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Analysis of the Christian (or another religion) teachings to the ethical debate about animal rights

Extracts from this document...

Introduction

Analysis of the Christian (or another religion) teachings to the ethical debate about animal rights "Animals are God's creatures, not human property, nor utilities, nor resources, nor commodities, but precious beings in God's sight. ... Christians whose eyes are fixed on the awfulness of crucifixion are in a special position to understand the awfulness of innocent suffering. The Cross of Christ is God's absolute identification with the weak, the powerless, and the vulnerable, but most of all with unprotected, undefended, innocent suffering." --Rev. Andrew Linzey1 The main purpose of this essay is to identify those religious points which could support arguments for animal rights in general, and vegetarianism in particular. I will point out a variety of areas within each faith that activists will find most useful in making a case for vegetarianism (and by extension, other animal rights issues). The traditions of each religion will find some arguments more compelling than others. Identifying the points which each particular faith will or will not be likely to support will prevent activists from wasting time on some approaches and allow them to focus on those with the most promise. Once these areas are identified, the possibility arises of establishing an ecumenical front of religious protest and boycott. While the support of one group or denomination would be a boost to vegetarianism/animal rights, the combined influence of a broad coalition of believers working to promote vegetarianism and factory farm reform would be tremendously powerful. Additionally, identifying religious issues amenable to vegetarian concerns will also uncover methods and teachings that may be extrapolated to other animal rights issues. For example, a teaching of kindness that requires animals not to suffer or be mutilated may also be applicable to cosmetics testing or vivisection. Those concerned with ending the suffering and exploitation of animals employ a variety of tools and methods in their quest. Philosophers and professors rationally and laboriously work through ethical proofs, highlighting humanity's inconsistent and arbitrary use of non-human animals. ...read more.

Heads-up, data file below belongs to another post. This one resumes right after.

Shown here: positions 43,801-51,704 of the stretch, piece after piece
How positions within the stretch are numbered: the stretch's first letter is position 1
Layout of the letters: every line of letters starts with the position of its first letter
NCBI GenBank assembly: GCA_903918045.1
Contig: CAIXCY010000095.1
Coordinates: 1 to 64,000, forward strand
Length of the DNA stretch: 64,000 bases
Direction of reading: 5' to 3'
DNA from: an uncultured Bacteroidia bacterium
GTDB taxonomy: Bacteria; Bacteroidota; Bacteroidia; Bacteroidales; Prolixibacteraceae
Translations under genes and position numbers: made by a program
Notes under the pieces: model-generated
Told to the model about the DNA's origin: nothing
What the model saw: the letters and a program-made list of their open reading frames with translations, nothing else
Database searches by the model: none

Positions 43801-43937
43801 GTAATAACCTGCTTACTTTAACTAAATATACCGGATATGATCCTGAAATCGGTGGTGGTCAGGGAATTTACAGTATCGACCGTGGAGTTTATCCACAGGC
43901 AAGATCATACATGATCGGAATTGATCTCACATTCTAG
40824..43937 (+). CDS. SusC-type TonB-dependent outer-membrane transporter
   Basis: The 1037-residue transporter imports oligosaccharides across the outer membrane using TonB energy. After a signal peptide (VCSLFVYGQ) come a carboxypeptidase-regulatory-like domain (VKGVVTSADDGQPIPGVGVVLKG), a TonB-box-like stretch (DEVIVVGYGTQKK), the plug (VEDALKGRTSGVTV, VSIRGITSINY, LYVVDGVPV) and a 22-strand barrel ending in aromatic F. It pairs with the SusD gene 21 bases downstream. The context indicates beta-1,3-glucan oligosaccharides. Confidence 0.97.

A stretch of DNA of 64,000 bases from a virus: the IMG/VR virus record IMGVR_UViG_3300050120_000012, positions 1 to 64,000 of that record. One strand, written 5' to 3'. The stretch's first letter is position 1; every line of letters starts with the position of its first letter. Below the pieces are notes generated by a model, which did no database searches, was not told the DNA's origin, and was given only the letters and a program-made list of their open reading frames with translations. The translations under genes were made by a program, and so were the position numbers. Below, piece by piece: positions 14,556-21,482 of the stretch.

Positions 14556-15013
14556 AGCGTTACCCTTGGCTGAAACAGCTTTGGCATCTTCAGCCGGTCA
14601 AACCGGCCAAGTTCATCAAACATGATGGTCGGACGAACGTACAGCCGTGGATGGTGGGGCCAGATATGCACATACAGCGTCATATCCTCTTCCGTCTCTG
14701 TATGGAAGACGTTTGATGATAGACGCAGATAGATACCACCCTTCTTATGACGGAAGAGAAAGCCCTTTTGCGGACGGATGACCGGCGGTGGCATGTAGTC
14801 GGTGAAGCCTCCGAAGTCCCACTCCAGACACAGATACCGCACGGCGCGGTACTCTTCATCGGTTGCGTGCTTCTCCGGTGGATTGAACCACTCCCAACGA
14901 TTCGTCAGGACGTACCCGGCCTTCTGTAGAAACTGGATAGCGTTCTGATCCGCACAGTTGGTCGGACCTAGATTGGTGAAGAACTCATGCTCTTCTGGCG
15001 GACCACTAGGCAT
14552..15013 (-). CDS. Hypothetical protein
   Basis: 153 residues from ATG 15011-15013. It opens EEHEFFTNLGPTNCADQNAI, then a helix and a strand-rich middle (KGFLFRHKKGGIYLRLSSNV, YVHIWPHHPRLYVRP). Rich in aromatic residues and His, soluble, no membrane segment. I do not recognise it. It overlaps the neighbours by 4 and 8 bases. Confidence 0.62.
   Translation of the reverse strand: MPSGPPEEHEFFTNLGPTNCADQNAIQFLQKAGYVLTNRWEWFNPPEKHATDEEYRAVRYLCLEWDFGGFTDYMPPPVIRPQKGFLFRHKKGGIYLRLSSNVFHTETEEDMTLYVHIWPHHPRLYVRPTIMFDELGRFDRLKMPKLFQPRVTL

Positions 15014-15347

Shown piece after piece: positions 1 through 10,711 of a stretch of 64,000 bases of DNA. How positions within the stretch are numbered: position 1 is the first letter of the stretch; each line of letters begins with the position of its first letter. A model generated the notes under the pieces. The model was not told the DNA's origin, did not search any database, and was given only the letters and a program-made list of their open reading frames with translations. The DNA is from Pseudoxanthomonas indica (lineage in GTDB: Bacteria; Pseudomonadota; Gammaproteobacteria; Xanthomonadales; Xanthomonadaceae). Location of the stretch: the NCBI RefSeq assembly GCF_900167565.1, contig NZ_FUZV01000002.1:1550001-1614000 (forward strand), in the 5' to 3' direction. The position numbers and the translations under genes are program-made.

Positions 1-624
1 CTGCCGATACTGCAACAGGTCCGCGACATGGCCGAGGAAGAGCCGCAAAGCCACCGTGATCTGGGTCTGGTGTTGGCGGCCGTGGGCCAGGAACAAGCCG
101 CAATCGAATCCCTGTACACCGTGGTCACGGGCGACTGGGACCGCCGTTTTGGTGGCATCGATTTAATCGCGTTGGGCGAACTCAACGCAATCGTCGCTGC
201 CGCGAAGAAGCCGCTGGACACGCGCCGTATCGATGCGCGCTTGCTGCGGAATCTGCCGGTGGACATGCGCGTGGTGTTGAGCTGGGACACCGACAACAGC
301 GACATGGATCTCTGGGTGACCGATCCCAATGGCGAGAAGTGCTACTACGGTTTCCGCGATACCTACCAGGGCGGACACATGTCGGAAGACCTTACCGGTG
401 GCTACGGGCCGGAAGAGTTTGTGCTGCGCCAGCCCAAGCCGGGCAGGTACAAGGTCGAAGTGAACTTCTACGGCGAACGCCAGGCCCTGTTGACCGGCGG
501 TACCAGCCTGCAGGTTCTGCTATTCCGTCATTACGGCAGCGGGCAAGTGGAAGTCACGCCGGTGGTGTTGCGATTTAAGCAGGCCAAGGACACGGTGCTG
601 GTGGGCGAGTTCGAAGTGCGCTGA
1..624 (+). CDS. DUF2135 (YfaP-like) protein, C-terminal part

Middle